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Business software set to defy downturn

Business software set to defy downturn

Large and mid-sized companies are continuing to spend on IT projects, with vendors expecting growth in mining, banking, retail and government sectors.

Business software sellers are confident corporate Australia will keep pumping money into major technology projects following a decision from

Origin Energy last week to press ahead with a multimillion-dollar

software overhaul.

The Origin project, awarded to SAP and Indian outsourcer Wipro, is

believed to carry a value well into the tens of millions of dollars

and was announced just days after Superpartners said it remained

committed to a $100 million information technology revamp.

SAP Australia and New Zealand chief Tim Ebbeck said that tightening

credit meant the subsidiary had found some softening in spending at

businesses with annual revenue of less than $200 million. However, he

said that across sectors such as mining, retail and banking mid-sized

and large businesses remained committed to strategic projects and that

would drive further growth in SAP's Australian business before

Christmas.

"We grew 20 per cent in the third quarter, year-on-year, and that was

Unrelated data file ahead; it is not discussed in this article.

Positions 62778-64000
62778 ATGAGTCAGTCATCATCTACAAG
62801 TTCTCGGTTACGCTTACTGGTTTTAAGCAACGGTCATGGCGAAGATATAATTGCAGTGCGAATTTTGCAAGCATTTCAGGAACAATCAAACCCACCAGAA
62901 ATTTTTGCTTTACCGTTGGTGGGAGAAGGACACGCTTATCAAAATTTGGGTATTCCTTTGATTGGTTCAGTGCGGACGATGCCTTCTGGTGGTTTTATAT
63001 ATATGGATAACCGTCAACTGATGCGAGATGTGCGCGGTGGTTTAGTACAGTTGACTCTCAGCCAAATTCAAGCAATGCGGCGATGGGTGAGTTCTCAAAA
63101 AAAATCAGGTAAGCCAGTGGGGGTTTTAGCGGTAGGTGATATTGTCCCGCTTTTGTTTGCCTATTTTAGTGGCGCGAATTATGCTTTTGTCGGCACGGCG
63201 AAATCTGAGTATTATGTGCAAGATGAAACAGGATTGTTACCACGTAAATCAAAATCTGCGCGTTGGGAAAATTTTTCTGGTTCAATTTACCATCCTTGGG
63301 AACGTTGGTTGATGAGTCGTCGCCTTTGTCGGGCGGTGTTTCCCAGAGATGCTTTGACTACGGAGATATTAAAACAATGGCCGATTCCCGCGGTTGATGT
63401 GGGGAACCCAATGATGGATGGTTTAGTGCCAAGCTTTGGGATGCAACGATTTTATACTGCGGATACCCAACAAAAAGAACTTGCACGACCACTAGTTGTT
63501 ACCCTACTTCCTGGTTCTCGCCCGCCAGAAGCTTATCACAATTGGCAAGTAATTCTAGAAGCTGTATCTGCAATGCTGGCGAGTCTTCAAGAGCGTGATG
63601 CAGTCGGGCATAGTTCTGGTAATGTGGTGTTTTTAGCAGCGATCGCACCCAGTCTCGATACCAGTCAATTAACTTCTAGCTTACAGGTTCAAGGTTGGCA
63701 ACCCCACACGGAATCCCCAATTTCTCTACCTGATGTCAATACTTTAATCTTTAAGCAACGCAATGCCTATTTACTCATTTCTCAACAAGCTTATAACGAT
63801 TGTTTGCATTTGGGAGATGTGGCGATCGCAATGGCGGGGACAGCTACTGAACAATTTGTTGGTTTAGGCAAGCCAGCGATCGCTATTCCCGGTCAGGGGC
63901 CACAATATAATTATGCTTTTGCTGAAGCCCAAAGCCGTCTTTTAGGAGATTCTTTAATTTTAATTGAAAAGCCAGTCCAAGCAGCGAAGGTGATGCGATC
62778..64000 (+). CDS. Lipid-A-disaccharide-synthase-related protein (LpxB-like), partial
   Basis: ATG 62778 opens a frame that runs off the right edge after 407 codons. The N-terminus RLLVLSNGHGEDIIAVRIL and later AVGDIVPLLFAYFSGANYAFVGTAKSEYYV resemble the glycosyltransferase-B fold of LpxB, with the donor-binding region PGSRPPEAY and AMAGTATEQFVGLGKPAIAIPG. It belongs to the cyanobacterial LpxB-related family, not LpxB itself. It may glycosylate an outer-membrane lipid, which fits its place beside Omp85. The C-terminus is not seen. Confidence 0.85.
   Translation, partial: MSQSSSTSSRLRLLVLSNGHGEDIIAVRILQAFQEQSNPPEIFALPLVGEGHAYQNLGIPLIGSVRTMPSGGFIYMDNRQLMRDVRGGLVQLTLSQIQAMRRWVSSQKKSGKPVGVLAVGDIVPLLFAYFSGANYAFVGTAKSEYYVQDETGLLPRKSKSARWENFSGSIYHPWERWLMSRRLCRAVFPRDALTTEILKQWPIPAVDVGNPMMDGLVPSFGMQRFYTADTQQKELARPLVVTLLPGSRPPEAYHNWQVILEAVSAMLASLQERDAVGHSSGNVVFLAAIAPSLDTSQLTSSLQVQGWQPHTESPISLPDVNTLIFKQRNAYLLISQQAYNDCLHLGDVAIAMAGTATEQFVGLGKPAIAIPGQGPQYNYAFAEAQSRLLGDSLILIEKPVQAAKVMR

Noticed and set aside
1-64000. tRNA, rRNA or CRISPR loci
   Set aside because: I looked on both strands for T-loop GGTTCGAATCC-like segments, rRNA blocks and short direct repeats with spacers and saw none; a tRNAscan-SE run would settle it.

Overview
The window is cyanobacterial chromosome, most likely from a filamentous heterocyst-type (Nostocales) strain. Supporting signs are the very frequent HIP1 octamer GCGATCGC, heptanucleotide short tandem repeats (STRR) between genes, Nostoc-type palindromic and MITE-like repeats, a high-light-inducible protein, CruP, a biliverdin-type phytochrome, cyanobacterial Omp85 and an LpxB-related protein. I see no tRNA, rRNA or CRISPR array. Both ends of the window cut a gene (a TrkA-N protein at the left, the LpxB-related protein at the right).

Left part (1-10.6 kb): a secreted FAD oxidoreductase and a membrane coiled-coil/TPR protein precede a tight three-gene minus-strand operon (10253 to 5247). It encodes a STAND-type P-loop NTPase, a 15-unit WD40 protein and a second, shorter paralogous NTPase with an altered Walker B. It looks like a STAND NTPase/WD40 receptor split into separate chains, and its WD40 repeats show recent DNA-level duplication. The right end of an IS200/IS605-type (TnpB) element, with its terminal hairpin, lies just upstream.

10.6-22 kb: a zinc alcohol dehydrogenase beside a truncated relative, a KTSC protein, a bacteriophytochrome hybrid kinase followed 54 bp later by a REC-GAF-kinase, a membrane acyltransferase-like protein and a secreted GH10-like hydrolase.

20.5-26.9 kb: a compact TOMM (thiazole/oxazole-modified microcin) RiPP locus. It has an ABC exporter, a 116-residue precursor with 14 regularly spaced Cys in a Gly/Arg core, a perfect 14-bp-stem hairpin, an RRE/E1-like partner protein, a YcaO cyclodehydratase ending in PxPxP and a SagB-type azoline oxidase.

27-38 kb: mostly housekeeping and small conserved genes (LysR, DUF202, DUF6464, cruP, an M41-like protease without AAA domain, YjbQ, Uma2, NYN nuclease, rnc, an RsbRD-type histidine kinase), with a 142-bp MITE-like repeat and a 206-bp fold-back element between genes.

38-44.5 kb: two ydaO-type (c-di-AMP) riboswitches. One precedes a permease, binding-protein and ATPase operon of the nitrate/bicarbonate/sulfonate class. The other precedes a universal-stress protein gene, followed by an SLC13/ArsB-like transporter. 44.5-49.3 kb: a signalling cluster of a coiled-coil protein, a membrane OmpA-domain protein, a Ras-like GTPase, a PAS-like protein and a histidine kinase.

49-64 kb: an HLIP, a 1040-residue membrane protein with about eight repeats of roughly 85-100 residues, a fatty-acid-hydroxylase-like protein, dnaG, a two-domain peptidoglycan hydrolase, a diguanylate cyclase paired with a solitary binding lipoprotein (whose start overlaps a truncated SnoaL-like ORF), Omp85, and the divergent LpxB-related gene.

about where we expected it to be . . . I'd expect growth in Q4 to be

higher," Mr Ebbeck said. "We've got a very strong pipeline. Some of

that is business that has already closed and we're hitting milestones.

We've also got half a dozen very large projects that we expect to

close this quarter."

Queensland software developer and SAP rival TechnologyOne also remains

upbeat about the coming year despite expectations that computing and

communications spending will slow.

The company's executive chairman, Adrian Di Marco, said that TechOne

would recruit an extra 200 people in the year to September 30, 2009,

and pump more than $32 million into research and development.

"To us [the global slowdown] just hasn't had a real impact at all. The

pipeline has been strong and continues to look strong," he said.

Businesses were performing greater due diligence on new deals, he

added, but said he believed that corporate and government computer

users would continue to invest in mission-critical information

systems.

Business intelligence software would continue to sell well, he said.

Similarly, mining and defence software developer Mincom also expects

growth to continue and chief executive officer Greg Clark said that

while slumping commodity prices had led some resources companies to

review spending, other were forging ahead with major plans.

He said that defence spending was unlikely to be affected and that

businesses would continue to install new information systems if they

delivered productivity benefits or helped boost sales.

The comments from three of the leading business software providers in

the Australian market came despite warnings from chief information

officers at major companies - including Qantas and Suncorp - that some

projects would be shed.

The looming cuts were reflected in a study from research firm Gartner,

which last week cut its Asia Pacific technology spending growth

forecast for 2009 from 11 per cent to 8.3 per cent.

However, Mr Ebbeck said that in some ways the downshift reflected a

return to normalcy after frantic growth in recent years.

Fairfax Business Media

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